Fixed-Rate Mortgage Interest Rates

Fixed-Rate Mortgage Interest Rates

Buying a home with the help of mortgage financing is one of the greatest commitments that you can make in life. As a conservative homebuyer, you are likely to prefer a fixed-rate mortgage, as means to budget around regular housing payments. Before taking out a fixed-rate mortgage, it is critical that you understand how fixed mortgage interest rates are calculated. With this information, you can best implement a solid home buying strategy.

Fixed-Rate Mortgage Interest Rates: Real Estate Collateral

A fixed-rate mortgage is a secured loan, where your real estate serves as collateral. Terms of the mortgage contract specify that the lender can seize your property and auction it off — to make good on any missed payments. These collateral provisions reduce financial risks for banks and translate into relatively low mortgage rates.

Alternatively, credit cards are examples of unsecured loans, where the bank relies strictly upon good faith for you to make payments. The bank receives nothing – if you were to default on credit card debt. Because of these terms, banks charge high interest rates on credit card loans.

Fixed-Rate Mortgage Interest Rates: Types

Fixed-rate mortgages typically mature in either 15 or 30 years. 30-year fixed-rate mortgages feature higher interest rates – because financial risks increase with time. With an additional 15 years, you have more opportunities to lose your job, get divorced, or suffer from an illness that impedes your ability to make payments. Inflation risks also increase with time, as a rising price level erodes the purchasing power of your future mortgage payments for banks.

Although the 15-year mortgage features lower rates, you will obviously be subject to higher monthly payments because the loan amortizes over a shorter period of time. You can pull up an online mortgage calculator alongside recent banking statements to perform an analysis of whether the long-term interest savings make up for the increased monthly housing costs within your budget.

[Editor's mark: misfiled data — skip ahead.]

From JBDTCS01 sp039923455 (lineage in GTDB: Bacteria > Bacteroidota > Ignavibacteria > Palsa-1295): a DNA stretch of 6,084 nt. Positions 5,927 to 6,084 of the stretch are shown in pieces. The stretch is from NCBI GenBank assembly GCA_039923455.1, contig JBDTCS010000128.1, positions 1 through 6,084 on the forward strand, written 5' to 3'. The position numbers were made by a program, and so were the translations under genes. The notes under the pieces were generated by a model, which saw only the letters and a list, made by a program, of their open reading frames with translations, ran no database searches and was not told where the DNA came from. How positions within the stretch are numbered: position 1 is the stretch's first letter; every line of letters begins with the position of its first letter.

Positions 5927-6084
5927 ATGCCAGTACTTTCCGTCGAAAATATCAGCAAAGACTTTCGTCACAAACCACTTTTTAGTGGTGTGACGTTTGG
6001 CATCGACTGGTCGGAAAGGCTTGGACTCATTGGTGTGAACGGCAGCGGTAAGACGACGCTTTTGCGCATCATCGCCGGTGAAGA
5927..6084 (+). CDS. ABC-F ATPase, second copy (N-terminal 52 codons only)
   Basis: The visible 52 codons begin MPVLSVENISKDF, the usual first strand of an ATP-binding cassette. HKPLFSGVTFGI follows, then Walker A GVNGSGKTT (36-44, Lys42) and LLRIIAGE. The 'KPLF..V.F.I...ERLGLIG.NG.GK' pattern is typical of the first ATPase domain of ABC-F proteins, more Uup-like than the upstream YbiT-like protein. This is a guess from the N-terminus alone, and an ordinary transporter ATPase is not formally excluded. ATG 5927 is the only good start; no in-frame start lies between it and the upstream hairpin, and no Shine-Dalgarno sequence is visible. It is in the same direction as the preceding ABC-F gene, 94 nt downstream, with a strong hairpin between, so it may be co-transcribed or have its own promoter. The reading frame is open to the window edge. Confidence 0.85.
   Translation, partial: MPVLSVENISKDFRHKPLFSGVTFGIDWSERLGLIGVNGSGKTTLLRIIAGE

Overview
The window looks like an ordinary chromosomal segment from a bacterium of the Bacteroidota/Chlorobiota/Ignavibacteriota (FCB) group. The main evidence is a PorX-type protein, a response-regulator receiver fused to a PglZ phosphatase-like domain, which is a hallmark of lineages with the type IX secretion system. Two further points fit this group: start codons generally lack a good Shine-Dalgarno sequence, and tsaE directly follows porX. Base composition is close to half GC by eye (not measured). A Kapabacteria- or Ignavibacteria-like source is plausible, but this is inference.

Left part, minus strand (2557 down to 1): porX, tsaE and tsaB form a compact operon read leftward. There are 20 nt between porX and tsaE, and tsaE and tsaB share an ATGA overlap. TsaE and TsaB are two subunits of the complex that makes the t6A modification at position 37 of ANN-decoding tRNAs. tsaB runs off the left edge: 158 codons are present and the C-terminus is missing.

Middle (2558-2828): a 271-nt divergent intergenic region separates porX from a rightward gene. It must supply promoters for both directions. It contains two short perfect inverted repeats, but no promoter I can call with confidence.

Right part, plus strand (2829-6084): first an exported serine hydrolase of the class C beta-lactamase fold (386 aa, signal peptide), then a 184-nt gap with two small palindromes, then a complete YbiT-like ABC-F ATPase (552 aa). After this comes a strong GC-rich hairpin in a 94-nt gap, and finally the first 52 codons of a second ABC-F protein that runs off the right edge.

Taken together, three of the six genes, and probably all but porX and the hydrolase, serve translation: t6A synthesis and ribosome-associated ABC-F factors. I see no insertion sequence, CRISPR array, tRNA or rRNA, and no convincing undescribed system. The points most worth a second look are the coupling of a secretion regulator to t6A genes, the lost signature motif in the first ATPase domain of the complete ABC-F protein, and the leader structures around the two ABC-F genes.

Fixed-Rate Mortgage Interest Rates: Federal Reserve Board

The federal funds rate is a benchmark, or comparison standard, for fixed mortgage rates. Banks make loans to each other overnight at the federal funds rate – so that each financial institution can meet its Federal Reserve requirements. For their mortgage offerings, each bank charges a premium to the federal funds rate, as compensation for taking on more risks of dealing with consumers instead of other financial institutions. You can read the Wall Street Journal for charts and commentary that compare the federal funds rate to national mortgage rates.

You can expect the lowest mortgage rates amid recession. The Fed lowers rates to combat an economic slowdown and encourage people to take out loans, invest money, and spend cash on big-ticket items. When the economy recovers, the Fed will drive federal funds and mortgage rates higher to guard against inflation.

Fixed-Rate Mortgage Interest Rates: Personal Finances

The bank will evaluate the strength of your personal finances before setting interest rates on a fixed mortgage. To secure a good rate, you should target a monthly mortgage payment that is less than 30 percent of your monthly gross income. Your debt payments, including mortgage, credit card, and automobile notes, should also be less than 36 percent of your gross income. In terms of credit standing, Bankrate.com says that a credit score above 760 provides you with access to the best mortgage rates.

Fixed-Rate Mortgage Interest Rates, Sources:

The Federal Reserve Board: Purposes and Functions

How credit scores affect mortgage rates

Federal Trade Commission: Looking for the Best Mortgage

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